Samsung Focus S review

Thin, light, with a nice display. Does this Windows Phone have all the right stuff?

Samsung Focus S
Focus on this beautiful Windows phone

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Thanks to the WP7 OS, the Samsung Focus S has a long list of options when it comes to messaging. By default, you can text, chat via Windows Live Messenger, and of course e-mail. After jumping through a few hoops, you can also chat through Facebook.

Samsung focus s

The Messaging tile handles all of it except for e-mail. Like the People tile, Messaging has two sections, "Threads" and "Online." As you'd probably expect, the Threads section is for SMS and MMS messages, while "Online" is for Facebook and Live Messenger conversations.

E-mail is handled through a separate tile – in fact, each e-mail account you use gets its own tile. This can be pretty annoying when you deal with several e-mail clients, but it's possible to link inboxes into single tiles.

Samsung focus s

The E-mail tile is the same regardless of e-mail service you're using. The All, Unread, Flagged, and Urgent tabs help keep things a bit more organized, especially when combining multiple inboxes.
By default, you can only search through mail that has been synced to the device, but in the case of Gmail, you're given the option to "search more in Google Mail" which allows you to bring up e-mails that have not been synced. Exchange, as you'd expect, works similarly.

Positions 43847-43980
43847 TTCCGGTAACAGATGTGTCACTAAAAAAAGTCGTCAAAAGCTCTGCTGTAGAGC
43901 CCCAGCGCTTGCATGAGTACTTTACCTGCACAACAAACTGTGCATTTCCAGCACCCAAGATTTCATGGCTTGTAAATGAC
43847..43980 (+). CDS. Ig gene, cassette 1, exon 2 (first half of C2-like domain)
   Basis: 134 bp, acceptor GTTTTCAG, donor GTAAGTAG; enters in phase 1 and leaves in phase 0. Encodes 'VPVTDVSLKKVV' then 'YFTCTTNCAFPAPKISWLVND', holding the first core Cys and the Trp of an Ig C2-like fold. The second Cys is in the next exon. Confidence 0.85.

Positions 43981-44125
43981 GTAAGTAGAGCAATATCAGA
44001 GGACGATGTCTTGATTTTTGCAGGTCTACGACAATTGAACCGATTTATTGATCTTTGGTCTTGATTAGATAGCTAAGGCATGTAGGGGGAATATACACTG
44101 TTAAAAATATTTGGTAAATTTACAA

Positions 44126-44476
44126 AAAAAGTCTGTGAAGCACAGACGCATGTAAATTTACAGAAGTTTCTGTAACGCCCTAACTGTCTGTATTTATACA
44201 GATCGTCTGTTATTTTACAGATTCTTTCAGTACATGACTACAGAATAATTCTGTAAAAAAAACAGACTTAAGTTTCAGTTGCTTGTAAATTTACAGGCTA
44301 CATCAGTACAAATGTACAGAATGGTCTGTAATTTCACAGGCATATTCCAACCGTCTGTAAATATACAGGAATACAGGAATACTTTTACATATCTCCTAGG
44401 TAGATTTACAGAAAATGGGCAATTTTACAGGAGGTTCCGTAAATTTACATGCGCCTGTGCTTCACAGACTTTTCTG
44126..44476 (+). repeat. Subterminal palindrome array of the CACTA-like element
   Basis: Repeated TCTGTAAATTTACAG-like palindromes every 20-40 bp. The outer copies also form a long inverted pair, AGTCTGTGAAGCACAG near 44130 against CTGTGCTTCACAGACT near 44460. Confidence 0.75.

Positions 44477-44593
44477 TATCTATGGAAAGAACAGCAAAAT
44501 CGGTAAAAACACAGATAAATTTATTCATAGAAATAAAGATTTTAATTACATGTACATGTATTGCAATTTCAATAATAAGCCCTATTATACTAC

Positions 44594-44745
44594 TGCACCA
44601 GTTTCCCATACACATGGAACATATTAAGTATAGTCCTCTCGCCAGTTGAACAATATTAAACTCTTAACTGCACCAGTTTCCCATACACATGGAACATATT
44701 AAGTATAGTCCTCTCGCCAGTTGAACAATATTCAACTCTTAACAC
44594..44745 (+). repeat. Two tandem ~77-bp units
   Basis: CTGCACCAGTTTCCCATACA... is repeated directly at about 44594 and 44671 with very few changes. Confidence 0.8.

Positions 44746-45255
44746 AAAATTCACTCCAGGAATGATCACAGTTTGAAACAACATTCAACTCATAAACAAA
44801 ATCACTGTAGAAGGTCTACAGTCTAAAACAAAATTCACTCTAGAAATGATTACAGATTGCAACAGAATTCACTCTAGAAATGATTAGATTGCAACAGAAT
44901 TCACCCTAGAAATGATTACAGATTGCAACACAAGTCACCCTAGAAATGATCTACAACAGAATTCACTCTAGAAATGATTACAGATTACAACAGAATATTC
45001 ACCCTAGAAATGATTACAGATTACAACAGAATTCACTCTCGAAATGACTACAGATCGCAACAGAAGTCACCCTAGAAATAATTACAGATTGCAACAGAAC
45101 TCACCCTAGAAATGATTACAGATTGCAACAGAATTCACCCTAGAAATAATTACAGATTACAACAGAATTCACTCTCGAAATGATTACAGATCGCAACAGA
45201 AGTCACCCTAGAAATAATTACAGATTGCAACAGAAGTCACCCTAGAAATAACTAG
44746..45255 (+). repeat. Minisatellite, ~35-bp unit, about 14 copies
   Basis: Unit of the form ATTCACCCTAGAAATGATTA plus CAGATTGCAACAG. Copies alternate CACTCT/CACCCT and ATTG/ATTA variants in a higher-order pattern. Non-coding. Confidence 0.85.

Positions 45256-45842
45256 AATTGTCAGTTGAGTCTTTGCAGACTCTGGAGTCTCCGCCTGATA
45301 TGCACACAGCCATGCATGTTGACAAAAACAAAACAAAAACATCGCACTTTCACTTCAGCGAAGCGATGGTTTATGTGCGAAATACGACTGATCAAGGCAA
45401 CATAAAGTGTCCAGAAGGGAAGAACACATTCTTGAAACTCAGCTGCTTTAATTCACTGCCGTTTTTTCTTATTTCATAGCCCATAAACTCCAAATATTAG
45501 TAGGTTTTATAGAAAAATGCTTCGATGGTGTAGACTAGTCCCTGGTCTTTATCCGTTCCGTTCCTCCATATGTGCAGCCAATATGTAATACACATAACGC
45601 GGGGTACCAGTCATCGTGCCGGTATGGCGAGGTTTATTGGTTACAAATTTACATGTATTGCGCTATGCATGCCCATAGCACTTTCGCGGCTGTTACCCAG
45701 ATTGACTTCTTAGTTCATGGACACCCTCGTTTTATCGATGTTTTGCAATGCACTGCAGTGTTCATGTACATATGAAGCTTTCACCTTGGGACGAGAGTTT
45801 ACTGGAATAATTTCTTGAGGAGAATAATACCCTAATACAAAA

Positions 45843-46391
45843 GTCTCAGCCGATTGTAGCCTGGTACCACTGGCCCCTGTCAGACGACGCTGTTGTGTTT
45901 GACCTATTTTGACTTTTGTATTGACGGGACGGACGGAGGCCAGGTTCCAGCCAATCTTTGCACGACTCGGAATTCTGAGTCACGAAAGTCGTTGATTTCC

Unfortunately, typing on the Focus S is a bit like Dr. Jekyll and Mr. Hyde. In some instances, you get an amazing typing experience with active spell checking, predictive text, and an accurate keyboard.

Samsung focus s

From time to time, you'll come across a text field that the Focus S just doesn't seem to like. In these cases, all of those advanced typing features just don't exist anymore. Even worse, when you do make a typing mistake, going back to correct it can be frustrating.

Trying to move the cursor requires a long press, simply tapping once will select the entire word. Once you've long pressed, the cursor appears above your finger, not where you originally pressed. In the case of long text fields, such as e-mails or word documents, this is troublesome, because as you move the cursor back down to the word, the screen zips down to the bottom of the page. We've found that it's often easier just to retype the entire word.

In Messaging, you can avoid the keyboard all together using Text-to-Speech; however, we're sad to see that this isn't a system-wide feature. Typing an e-mail or in a text document has to be done the old fashioned way.